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China

BASIC FACTS

  • January 2004: first cases reported in Guangxi, Hunan and Hubei provinces. Later reports also came from Anhui, Liaoning, Shanghai and Guangdong provinces.
     
  • As of August 2006, there have been 88 recorded outbreaks of HPAI in 23 provinces infecting an estimated 300,000 chickens. In addition to outbreaks in domestic poultry, H5N1 has been also been confirmed in wild bird populations in Xinjiang and Tibet Provinces.
     
  • As of September 2006, there have been 21 recorded human cases in 12 provinces, which have resulted in 14 deaths.

 

For updated information on human cases, see the World Health Organization's situation updates and  confirmed human cases. For updates on animal cases, see the  Food and Agriculture Organization's Avian Influenza bulletin, based on the  World Organization for Animal Health's (OiE) reports.

 

 

 

 

 


COUNTRY PROGRAM

 

China has a critical role to play in the international response to the highly pathogenic avian influenza (HPAI.) The size of the country, the significance of China's poultry industry locally and internationally, the frequency of avian flu outbreaks to date, and the country's large population underscore the scale and scope of the challenge facing the country.

 

There has been no confirmation of human-to-human infection to date, although it has been noted that some human infections have occurred in provinces that have yet to record avian flu among poultry, suggesting some deficiencies in surveillance and disease reporting at lower tiers of government.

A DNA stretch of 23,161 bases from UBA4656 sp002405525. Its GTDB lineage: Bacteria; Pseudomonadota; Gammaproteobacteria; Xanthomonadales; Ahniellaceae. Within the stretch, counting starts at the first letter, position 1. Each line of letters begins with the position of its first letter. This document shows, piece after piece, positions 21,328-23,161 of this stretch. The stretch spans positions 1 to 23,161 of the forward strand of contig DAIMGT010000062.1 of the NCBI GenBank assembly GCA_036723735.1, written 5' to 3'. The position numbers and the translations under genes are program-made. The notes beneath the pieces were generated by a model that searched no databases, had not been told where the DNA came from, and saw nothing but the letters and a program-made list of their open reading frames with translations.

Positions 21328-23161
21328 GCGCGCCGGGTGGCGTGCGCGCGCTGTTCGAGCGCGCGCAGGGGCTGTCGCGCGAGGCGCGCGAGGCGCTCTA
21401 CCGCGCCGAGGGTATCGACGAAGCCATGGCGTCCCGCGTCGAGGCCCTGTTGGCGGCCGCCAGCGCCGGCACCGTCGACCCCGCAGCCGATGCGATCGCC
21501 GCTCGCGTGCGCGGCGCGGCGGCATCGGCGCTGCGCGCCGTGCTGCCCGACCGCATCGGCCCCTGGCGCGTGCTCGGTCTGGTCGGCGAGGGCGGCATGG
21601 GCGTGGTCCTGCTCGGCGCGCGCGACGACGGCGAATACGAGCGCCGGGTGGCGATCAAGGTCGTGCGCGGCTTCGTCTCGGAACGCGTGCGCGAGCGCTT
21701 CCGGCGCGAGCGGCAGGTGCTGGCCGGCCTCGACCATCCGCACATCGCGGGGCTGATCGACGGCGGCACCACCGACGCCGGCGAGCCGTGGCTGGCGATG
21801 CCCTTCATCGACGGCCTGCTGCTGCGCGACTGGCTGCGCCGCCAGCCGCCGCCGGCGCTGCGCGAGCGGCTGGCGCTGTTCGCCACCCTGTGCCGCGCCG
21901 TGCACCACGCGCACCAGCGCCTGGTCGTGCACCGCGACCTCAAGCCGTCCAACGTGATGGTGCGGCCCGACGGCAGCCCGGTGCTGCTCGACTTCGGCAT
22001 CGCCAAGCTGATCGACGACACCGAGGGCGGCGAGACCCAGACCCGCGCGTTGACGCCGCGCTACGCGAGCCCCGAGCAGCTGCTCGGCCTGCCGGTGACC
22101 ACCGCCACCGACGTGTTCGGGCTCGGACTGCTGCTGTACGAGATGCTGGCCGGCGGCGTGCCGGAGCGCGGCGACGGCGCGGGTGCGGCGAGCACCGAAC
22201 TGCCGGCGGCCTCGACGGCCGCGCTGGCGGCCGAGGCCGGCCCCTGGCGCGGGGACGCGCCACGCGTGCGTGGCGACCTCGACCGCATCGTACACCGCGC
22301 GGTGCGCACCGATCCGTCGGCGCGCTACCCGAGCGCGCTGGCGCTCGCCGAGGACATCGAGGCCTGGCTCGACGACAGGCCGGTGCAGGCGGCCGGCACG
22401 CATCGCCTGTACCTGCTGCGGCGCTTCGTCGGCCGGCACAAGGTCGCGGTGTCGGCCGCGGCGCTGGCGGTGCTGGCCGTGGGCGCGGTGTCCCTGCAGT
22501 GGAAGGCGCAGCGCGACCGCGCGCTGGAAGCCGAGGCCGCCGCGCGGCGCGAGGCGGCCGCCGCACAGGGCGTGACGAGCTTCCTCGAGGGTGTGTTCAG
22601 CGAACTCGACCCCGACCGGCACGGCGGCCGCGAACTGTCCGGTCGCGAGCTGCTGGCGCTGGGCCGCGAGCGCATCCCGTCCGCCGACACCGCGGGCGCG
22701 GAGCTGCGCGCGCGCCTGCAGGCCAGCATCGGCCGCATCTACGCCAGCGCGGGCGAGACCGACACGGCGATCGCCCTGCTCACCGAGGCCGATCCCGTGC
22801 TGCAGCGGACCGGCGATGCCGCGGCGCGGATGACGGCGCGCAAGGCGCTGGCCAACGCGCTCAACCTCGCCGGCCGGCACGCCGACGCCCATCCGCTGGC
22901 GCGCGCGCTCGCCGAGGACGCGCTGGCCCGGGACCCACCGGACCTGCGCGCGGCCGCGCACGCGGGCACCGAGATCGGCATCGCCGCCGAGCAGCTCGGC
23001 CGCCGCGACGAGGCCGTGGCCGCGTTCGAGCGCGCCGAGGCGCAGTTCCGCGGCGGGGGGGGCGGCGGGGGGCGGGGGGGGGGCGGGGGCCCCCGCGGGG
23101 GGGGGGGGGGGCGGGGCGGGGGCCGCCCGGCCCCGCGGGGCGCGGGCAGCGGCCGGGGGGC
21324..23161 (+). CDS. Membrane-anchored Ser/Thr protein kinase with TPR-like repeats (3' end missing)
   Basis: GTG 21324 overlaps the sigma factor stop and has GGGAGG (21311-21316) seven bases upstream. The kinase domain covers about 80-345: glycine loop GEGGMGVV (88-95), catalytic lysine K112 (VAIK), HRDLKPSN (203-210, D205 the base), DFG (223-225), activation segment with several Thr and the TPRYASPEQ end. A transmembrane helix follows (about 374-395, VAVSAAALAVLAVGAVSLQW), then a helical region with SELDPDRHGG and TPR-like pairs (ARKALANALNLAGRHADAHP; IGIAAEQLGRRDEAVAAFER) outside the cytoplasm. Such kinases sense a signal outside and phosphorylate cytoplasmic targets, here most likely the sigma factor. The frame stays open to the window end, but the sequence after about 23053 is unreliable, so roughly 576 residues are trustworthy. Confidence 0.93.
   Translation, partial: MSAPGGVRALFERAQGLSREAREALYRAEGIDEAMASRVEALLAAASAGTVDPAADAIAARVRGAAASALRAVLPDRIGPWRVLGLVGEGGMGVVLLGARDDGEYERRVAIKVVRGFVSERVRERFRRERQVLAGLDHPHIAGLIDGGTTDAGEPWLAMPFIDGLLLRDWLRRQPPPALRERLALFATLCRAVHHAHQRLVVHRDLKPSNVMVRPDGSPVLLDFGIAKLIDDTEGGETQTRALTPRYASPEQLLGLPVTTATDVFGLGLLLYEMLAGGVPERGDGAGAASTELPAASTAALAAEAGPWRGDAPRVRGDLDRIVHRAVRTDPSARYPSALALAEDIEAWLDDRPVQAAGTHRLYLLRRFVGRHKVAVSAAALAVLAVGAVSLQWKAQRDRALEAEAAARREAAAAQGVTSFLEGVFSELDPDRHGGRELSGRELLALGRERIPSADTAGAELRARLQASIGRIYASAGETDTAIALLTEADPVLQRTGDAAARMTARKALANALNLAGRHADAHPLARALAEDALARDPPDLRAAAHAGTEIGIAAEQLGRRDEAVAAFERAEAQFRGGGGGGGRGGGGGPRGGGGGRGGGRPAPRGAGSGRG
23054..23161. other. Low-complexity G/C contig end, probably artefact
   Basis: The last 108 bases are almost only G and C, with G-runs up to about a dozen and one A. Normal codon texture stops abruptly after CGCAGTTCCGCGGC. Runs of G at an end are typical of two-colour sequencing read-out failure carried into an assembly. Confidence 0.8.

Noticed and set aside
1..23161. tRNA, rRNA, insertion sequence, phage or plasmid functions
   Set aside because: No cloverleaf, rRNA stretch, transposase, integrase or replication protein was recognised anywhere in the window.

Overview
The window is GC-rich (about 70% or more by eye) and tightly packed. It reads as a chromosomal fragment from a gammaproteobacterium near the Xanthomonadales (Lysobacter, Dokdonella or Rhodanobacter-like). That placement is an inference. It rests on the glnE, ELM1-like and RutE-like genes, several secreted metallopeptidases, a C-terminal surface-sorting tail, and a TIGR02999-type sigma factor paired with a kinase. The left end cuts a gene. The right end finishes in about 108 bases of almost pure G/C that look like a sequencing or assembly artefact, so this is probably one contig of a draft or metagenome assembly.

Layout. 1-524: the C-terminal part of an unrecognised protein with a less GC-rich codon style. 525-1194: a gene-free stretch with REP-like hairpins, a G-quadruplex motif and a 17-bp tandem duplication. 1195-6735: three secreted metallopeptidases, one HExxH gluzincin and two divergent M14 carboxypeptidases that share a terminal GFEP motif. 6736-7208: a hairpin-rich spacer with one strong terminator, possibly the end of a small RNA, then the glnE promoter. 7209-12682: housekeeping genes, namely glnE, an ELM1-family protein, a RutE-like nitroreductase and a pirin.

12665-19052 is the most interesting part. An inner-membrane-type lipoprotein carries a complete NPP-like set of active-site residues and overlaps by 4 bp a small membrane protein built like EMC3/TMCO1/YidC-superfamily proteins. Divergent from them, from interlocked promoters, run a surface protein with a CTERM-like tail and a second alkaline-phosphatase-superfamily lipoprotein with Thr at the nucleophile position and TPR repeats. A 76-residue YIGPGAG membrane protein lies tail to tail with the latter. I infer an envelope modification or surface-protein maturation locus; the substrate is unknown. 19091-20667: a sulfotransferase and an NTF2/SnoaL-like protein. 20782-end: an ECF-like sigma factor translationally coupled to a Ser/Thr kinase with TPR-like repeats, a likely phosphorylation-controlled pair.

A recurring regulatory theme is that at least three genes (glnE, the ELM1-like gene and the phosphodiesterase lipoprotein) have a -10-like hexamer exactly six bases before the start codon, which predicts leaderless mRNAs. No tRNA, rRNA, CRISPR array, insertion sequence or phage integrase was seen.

The Government of China has articulated an HPAI response that aims to strengthen human and animal disease prevention and control systems, promote a compulsory mass vaccination policy, strengthen disease reporting and surveillance, strengthen the animal health inspection system, promote animal husbandry techniques that are less conducive to disease, and raise awareness among the general population of the threat posed by HPAI and to identify mitigating measures.

 

Detailed technical assessments of China's response to date undertaken by the World Bank, the United Nations System and other development partners in November and December 2005 have noted that while significant progress has been made, a number of weaknesses remain in early warning and surveillance capacity, particularly at the grassroots level. The ability of rapid response teams, also at the grassroots, to adequately investigate and contain human clusters of disease with outbreak potential was being hampered by limited support from  higher levels of government.  Given the scale of the country, it is important to identify means by which the overall response and its coordination can be improved by the wide range of ministries and agencies involved -- especially those operating at the local level.

 

In coordination with its partners, the Bank is developing a grant proposal for US$2.65 million to pilot a rapid response system at the sub-provincial or county level, identified as an area of particular weakness and as a very high priority by the Government.  Liaoning and Anhui are the provinces that will host this innovative, two-year capacity building project.  The grant will also provide limited support to central government authorities to provide technical assistance to the pilot operations and to develop the knowledge sharing activities that will support the exchange of international experience and emerging operational good practice.

 

Both Liaoning (population 40.77 million and comprising 100 counties) and Anhui (population 64.16 million and comprising 105 counties) have experienced HPAI outbreaks in poultry as well as human cases and each typifies a distinct mode of animal husbandry. Liaoning is characterized as a largely intensive farming system, while Anhui is predominated by backyard farming practices. 

 

Activities will focus on enhancing prevention and control of animal-to-animal, animal-to-human, and human-to-human transmission and aim to strengthen the national plan for HPAI and human pandemic influenza, and to establish mechanisms to enhance transparent, real time multi-sectoral communication between officials involved in the response at all levels of government.




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